Sunday, September 13, 2009

The River Within – III

I endured that day to live and tell you the story. As I say this, I consider myself a privileged one to talk about the life, its pleasures, its learning and its end…well, not exactly the end but almost as close as it could get to that.

The rivers within and outside the human mind are always hard to resist. They flow within you, originating from your perceptions, evolve as they practice their art through you and end up, as they usually do, into a sea of consequences mired with wobbling fresh streams trickling out. If controlling them is out of lesser martyrs’ reach, I must admit that I rank among the top of them.

On many occasions, I have been consumed by rivers, both in their metaphysical and philosophical senses. However, the story I am to narrate was an absolute physical experience with a ferocious river, camouflaged only by a calm exterior. The experience could be termed ‘physical’, since it could have ended my worldly physical existence, in its entirety.

Six of us left from Chennai to Trichy, the fourth biggest town in Tamil Nadu, situated on the banks of River Kaveri. She starts her winding journey from Kodagu Hills, (Mercara), in Karnataka and flows through Tamil Nadu before draining herself into Bay of Bengal. When she reaches Musiri, a village in Trichy district, where my friend’s relatives had invited us for a gathering, she attains a very massive yet very deceivingly calm look.

I never imagined that Kaveri could look so flowing, carrying unfathomable quantities of water in those swirling currents of hers. My first reaction was one that of astonishment. Earlier encounters with Kaveri were very mild, I should say, as mild as meekly crossing over her majestic perennial waters every year during the summer vacations, which my father used to send us on, from Chennai to Madurai.

I am a person who grew up with River Cooum in Chennai, to which I am indebted since it had carried my refusals as well with other millions’ and River Vaigai in Madurai which seldom had flow in it, with an annual farcical irony of government releasing a trickling stream (!) of water to facilitate the grand festival of Lord Kallalaghar entering the river in his golden horse chariot. With such inspiring credentials and perceptions, I could not appreciate myself for the view which I was certainly unprepared for.

The small village road laid only with mud and dirt (or was it laid?) led to the bank of the mighty river from my friend’s huge bungalow. The late summer evening sun was bright and parching every leaf and living thing daring to resist its dominance, nonchalantly ushered us to the river.

The approach of stone steps was pleasant, as always to an impending thrill blended with beauty and danger. The shadowing canopy of banyan trees carelessly littered the steps with grayed dry leaves. The calm flowing river surface, though adorned with minute wavelets, conveyed somehow the depth it concealed.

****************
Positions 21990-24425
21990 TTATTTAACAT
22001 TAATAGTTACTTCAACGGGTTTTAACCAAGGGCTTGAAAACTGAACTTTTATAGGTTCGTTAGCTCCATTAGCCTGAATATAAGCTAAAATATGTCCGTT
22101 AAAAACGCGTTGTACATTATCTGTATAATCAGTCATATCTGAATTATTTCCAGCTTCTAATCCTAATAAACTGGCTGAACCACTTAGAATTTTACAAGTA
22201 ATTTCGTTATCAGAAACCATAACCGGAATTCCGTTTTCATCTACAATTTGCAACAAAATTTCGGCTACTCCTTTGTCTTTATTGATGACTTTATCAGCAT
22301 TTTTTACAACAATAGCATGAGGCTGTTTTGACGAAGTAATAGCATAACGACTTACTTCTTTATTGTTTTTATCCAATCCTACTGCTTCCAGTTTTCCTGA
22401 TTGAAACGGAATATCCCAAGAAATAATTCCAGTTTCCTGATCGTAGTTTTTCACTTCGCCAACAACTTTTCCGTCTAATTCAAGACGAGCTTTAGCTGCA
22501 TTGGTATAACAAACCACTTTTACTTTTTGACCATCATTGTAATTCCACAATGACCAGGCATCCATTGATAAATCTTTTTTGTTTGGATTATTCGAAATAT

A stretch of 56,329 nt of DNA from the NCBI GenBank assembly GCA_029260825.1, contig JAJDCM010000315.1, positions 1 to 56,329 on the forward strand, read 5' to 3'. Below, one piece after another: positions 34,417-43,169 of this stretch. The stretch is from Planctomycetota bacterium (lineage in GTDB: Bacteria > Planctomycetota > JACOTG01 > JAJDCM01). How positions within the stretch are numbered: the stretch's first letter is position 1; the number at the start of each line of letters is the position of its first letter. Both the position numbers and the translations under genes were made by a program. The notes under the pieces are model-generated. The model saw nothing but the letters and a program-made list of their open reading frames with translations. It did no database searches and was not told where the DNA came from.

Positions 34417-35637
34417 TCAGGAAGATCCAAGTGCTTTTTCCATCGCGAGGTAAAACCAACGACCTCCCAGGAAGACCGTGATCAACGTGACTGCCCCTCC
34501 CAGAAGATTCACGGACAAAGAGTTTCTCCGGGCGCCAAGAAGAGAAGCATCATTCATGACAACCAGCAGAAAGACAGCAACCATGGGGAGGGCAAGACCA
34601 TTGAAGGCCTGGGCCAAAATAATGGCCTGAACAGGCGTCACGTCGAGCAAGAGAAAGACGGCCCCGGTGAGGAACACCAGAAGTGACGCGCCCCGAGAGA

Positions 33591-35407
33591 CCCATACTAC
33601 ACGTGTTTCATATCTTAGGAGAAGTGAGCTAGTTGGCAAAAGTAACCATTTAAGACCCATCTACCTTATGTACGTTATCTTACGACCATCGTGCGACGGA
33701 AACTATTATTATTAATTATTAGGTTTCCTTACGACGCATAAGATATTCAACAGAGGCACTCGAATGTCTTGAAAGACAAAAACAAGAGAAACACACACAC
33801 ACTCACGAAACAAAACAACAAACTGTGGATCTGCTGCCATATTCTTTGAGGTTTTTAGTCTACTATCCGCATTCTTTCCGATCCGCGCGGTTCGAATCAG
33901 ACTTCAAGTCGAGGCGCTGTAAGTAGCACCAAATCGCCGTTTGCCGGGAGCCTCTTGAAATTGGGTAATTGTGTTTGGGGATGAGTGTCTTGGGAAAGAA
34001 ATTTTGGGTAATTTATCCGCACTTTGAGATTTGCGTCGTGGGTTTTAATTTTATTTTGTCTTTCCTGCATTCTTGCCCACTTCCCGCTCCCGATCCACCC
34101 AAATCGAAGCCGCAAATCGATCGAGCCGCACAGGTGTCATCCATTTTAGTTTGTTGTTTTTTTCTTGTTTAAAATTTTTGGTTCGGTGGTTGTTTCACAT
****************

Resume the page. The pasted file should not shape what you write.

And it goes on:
It was revelry all over; all the six guys screeched, danced and sang loudly as there were no discernible souls in vicinity. The river spread out a breeze onto the shore tipped with coolness. I loved the sight of the river, the breeze, shading trees and the lonely steps leading into the water…

Inviting yet surreptitious…

The river was waiting for us and we splashed into the river. Guys who could swim went farther and me with another friend played around in the steps with water at chest high level, feeling the slippery steps often at the feet and hence comfort and assurance. The water was surprisingly swift and cold.

Our wisdom was limited in not noticing the colour of the river which was muddy brown, caused by an overnight downpour upstream. In a sudden moment, vividly etched in my memory to this day and will be till I breathe my last, I was swept off my feet, either by the slippery step or by the force of the current.

It was an eternity which had no coordinates, sense of direction…

Water, tinged with sunlight percolating in all possible directions, seemed pulling me away and away. Eyes, which were seeing blue sky and green trees awhile ago, were seeing water everywhere. The pressure of the water drained out the hearing capacity. I would never know whether my friends, up and above the water, in safety under the blue skies, had ever noticed my absence or my struggle inside the water.

I went up to the surface or that is what I thought I did, but again I was dragged in. I was gasping under the water and at that point, I realized that I am going to die, at this river, which has flown from time immemorial, which had seen thousands of lives lost on its banks in wars, thousands drowning and thousands more losing their lives to its flooded fury. I will be one among them, uncounted, unsung and unheard in millennia to come…

When my senses started dimming out and lungs aching for air, I felt that I was being dragged by my friends to the shore. I do not remember a thing, lying face down on the bank, except for the violent gasping for breath. I could recall the unbearable pain my lungs were experiencing in expanding and contracting to normalize my breathing…

I believe it took atleast another 5 minutes for my breathing to regularize. None of us knew anything like CPR, which could have eased my pain and anxiety.

We left after a while, not talking to each other, consoling hands slung over my shoulders, walking an empty walk.

Before we could turn the last curve on the mud road which could have obscured the river from our view, I just turned and took a glance of the Kaveri. It was just flowing.

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